Description of seminar by Joost Rekveld for KASK / Conservatorium 2017-2018
The Religion of Technology
Under a title taken from a book by David Noble, this seminar will focus on the ideas, fears and fantasies that humans have articulated about the phenomenon of technology.
Reasonable-sounding voices will tell us that technology is just a neutral means to an end, and that any technology is based on universal laws of physics and mathematics that are of themselves value-free. Values are embodied by humans, not technologies, and any technology can be used as a cure or as a weapon, depending on the human hands that guide it.
Many thinkers and artists, however, seem to think otherwise, and a very wide spectrum of views on the inherent value of technology has been formulated over the last century. Many of these views start from the idea that all technologies share some fundamental characteristics that determine the way in which their development will influence the future of mankind. On the gloomy end of this spectrum thinkers can be found that explain to us that technology by definition subordinates and replaces the natural world, and that in the end humans will have no choice but to collaborate and to be enslaved by the forces they have themselves unleashed. Voices on the more euphoric extreme of the spectrum will celebrate technology as the means by which humanity will be able to finally liberate itself from the constraints of the material world and enter a world of unimaginable freedom and leisure. These two extremes are surprisingly present in our culture, and of course many positions other than these have been formulated too.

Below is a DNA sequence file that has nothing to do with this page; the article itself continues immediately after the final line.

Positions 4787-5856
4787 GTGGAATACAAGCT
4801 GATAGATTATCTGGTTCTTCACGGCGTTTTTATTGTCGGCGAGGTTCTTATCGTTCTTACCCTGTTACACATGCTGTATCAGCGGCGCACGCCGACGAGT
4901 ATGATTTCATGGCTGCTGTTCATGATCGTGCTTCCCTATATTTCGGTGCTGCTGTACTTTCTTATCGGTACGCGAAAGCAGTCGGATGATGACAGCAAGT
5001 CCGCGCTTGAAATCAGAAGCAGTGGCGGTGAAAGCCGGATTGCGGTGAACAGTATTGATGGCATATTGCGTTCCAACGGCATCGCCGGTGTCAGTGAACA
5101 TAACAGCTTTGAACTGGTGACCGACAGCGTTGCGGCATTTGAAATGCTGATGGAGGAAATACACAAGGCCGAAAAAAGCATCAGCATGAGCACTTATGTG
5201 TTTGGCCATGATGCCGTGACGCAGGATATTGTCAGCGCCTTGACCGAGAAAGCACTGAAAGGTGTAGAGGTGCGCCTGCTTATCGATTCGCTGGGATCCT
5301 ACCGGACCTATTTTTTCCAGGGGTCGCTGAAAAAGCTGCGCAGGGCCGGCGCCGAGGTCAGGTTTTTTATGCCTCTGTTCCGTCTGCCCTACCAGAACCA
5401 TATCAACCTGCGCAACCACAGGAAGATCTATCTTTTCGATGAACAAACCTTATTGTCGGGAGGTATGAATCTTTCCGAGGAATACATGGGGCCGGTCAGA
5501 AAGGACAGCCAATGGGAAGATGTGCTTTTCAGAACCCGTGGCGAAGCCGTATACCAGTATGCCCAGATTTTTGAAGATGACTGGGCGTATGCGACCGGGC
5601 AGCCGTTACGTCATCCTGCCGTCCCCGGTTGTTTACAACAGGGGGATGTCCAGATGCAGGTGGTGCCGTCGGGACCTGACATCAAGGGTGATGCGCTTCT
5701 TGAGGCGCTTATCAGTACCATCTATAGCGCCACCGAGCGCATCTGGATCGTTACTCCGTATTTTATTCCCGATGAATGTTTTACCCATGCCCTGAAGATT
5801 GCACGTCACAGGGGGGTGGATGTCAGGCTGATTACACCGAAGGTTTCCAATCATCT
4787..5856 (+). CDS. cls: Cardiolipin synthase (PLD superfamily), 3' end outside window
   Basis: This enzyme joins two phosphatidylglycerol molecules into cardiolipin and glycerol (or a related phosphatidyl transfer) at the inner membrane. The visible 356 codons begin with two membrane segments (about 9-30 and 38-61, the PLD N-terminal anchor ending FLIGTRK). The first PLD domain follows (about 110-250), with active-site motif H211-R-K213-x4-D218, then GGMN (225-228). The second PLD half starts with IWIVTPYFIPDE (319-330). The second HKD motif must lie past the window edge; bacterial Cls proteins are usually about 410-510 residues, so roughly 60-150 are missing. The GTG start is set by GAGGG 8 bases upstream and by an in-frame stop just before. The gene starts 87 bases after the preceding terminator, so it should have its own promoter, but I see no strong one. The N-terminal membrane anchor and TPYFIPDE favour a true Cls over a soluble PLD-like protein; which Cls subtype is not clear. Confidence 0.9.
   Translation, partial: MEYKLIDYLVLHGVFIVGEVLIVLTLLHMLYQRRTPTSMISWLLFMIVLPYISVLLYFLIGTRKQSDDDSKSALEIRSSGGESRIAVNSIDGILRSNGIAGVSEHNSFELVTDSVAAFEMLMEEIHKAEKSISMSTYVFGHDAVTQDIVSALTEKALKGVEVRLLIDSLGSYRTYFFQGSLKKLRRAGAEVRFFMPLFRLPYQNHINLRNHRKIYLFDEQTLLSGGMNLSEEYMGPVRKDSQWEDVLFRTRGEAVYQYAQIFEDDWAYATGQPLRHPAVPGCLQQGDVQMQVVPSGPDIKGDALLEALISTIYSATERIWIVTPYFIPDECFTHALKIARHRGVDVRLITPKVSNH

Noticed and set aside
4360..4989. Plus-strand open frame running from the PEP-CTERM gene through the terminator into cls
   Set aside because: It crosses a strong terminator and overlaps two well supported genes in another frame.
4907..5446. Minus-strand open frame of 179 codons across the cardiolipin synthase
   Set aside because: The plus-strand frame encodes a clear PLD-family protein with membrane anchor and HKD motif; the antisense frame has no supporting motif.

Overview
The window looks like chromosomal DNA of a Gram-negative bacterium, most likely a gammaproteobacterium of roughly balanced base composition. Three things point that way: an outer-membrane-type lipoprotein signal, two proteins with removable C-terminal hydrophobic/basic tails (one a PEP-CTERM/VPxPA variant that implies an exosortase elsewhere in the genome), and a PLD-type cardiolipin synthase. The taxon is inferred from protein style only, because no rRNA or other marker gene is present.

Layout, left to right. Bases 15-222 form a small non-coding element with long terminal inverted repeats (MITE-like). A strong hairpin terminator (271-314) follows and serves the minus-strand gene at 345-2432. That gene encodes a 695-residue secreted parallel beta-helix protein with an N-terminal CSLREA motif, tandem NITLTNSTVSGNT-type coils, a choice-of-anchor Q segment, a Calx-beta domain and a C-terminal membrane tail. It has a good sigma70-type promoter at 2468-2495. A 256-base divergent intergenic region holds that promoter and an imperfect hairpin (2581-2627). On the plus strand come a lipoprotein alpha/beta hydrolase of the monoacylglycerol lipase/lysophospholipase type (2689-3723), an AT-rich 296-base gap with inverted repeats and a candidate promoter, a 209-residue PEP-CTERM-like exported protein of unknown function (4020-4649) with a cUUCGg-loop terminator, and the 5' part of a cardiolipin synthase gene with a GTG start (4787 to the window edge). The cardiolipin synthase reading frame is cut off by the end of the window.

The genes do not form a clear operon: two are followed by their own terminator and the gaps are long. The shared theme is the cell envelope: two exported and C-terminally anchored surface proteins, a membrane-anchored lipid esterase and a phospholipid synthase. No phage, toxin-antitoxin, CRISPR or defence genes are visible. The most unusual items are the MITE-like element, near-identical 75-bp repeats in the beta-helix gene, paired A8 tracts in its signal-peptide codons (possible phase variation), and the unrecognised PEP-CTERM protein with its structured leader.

We will look at views between the two ‘enslaving’ and ‘liberating’ extremes sketched above, but we will also look at another important dimension in thinking about technology; is technology autonomous ? is the development of technology something we humans can determine ? Who is responsible ? What does it even mean if we think of technology as something outside of ourselves ?
In this seminar we will look at a range of views on technology that is as wide as possible and we will investigate how such views are manifested and articulated in art works and art practice. We will look at how they manifest themselves in consumerism, in ‘the californian ideology’, in politics and in ideas of post-colonialism of all kinds. We will look at how artists relate to the technology they use (or choose not to use) in making and developing their work.
The backbone of the seminar will be the reading and discussion of a range of text fragments by authors such as Michael Adas, Karen Barad, Nick Bostrom, Jacques Ellul, Fereidoun Esfandiary, Donna Haraway, Katherine Hayles, Lewis Mumford, Mary Shelley, Gilbert Simondon, Bernard Stiegler, Langdon Winner and the Unabomber. These text fragments will be made available via Chamilo at the beginning of the seminar, and in the course of the seminar, students will be asked to prepare a short presentation about one of these texts.
The seminar is also a research tool, and one of the aims is to use the variety of approaches and expertise within in the group to help find interesting examples of how artists in different disciplines reflect on technology. The aim is also to help eachother in articulating our own views on technology in relation to art.
It is the first time this seminar is being offered, and the subject matter might be adapted to the group of participants and to insights that emerge along the way.
The students are expected to be present at all sessions and contribute to discussions. Each participant will prepare one presentation in relation to one of the texts made available. After the seminar, each partipant is asked to write a paper relating one or more of the texts discussed to a work of art.
The evaluation will be based on these four elements: presence, discussion, presentation and paper.